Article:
Although the incidence of cervical spinal cord injury (CSCI) with ossification of the posterior longitudinal ligament (OPLL) has increased in older adults, its etiology and neurological outcomes remain unknown. We identified OPLL characteristics and determined whether they influence neurological severity and improvement of CSCI in older patients. This multicenter retrospective cohort study identified 1512 patients aged ≥ 65 years diagnosed with CSCI on admission during 2010–2020. We analyzed CSCI etiology in OPLL patients. We performed propensity score-adjusted analyses to compare neurological outcomes between patients with and without OPLL. Cases were matched based on variables influencing neurological prognosis. The primary neurological outcome was rated according to the American Spine Injury Association (ASIA) impairment scale (AIS) and ASIA motor score (AMS). In 332 OPLL patients, the male-to-female ratio was approximately 4:1. Half of all patients displayed low-energy trauma-induced injury and one-third had CSCI without a bony injury. Propensity score matching created 279 pairs. There was no significant difference in the AIS grade and AMS between patients with and without OPLL during hospitalization, 6 months, and 12 months following injury. OPLL patients tended to exhibit worse neurological findings during injury; nevertheless, OPLL was not associated with poor neurological improvement in older CSCI patients.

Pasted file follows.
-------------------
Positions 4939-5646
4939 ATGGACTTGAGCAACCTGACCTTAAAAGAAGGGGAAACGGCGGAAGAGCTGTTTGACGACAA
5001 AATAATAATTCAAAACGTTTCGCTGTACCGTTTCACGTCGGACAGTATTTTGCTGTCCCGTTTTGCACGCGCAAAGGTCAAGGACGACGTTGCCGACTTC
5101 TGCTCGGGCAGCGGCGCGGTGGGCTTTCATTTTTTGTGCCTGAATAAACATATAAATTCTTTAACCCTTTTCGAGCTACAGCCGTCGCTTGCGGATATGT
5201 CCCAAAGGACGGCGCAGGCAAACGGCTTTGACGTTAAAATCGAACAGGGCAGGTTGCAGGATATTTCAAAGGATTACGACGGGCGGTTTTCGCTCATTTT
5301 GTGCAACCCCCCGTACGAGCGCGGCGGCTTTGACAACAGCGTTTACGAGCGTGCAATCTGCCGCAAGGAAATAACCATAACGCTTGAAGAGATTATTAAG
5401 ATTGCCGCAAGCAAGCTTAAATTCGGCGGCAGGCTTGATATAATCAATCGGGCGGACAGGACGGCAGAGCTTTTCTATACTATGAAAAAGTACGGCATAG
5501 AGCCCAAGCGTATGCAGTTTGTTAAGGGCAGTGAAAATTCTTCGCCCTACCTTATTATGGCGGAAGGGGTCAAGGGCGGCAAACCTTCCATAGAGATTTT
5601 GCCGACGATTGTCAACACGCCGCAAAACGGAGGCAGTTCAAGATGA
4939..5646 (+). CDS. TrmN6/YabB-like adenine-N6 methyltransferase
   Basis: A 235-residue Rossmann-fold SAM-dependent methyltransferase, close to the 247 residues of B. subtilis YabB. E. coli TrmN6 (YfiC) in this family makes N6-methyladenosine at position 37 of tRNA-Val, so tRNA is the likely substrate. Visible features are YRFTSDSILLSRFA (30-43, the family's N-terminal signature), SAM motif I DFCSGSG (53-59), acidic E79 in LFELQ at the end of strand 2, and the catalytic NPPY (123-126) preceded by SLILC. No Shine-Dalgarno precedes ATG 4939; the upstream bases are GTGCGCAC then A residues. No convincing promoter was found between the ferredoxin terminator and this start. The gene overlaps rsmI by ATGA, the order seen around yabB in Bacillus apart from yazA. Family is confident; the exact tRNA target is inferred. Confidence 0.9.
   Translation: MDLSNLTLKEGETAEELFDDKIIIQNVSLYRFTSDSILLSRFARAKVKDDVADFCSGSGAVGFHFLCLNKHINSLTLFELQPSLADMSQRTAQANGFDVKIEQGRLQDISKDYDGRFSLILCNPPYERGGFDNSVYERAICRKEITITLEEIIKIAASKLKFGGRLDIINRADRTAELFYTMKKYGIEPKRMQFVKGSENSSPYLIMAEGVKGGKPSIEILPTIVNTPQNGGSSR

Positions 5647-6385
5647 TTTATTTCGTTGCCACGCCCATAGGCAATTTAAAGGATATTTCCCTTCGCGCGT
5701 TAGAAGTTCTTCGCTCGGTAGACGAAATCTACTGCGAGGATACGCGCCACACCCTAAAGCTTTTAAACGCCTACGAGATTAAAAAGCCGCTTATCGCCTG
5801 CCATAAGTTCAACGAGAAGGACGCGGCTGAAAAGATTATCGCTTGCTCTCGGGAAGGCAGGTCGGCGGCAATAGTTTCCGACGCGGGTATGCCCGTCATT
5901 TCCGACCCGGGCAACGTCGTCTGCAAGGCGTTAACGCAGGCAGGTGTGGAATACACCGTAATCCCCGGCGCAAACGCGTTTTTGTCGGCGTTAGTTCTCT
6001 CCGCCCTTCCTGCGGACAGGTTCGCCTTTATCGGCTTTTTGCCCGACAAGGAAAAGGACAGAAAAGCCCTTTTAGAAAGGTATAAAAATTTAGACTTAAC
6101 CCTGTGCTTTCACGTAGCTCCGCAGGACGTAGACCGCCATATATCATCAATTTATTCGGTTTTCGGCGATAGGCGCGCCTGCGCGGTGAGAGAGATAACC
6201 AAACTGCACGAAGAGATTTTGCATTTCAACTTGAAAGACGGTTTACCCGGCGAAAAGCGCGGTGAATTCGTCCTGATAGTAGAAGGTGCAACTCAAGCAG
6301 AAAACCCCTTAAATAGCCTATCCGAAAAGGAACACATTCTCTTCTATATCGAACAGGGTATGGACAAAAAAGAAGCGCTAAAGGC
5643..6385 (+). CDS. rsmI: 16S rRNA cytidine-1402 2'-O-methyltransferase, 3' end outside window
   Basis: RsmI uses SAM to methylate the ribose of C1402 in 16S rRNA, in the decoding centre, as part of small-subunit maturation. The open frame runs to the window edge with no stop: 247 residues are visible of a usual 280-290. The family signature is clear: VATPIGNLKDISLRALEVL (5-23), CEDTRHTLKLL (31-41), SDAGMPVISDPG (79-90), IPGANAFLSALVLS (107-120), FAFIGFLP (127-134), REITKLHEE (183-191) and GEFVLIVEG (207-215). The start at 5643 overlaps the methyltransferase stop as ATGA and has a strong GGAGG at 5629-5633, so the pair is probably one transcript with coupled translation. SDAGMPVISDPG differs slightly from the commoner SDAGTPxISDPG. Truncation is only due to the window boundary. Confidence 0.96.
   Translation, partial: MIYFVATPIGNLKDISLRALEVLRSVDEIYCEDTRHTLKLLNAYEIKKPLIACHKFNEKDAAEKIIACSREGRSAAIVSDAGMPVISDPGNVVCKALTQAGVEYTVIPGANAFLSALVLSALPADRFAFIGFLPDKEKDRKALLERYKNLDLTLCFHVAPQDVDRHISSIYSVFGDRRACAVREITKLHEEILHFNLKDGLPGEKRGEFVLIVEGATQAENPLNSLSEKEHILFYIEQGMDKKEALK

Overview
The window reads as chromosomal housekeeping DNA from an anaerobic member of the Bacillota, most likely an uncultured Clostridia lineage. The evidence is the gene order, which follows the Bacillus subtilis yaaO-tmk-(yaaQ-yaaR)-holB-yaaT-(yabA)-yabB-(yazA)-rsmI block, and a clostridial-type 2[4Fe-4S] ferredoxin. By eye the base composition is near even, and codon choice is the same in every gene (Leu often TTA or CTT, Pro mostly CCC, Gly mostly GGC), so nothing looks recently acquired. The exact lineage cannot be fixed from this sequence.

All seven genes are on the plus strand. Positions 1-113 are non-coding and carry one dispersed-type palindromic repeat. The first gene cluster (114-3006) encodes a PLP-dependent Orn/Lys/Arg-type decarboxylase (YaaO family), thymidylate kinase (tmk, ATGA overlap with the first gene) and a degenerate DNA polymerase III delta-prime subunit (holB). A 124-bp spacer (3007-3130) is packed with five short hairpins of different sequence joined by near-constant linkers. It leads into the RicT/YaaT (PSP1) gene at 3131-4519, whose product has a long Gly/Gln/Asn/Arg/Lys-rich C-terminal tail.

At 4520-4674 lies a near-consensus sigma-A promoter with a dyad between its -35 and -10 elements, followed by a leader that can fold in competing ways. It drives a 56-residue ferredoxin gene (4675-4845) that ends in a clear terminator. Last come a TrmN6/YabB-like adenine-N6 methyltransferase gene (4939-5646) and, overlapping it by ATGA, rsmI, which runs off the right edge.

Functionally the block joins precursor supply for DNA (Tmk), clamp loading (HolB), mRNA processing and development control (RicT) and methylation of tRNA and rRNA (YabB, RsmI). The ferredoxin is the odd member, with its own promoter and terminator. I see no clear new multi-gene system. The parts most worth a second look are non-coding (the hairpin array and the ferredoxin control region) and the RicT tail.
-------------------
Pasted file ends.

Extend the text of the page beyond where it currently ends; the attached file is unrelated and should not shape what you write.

|Publication status||Published - 2023 Dec|
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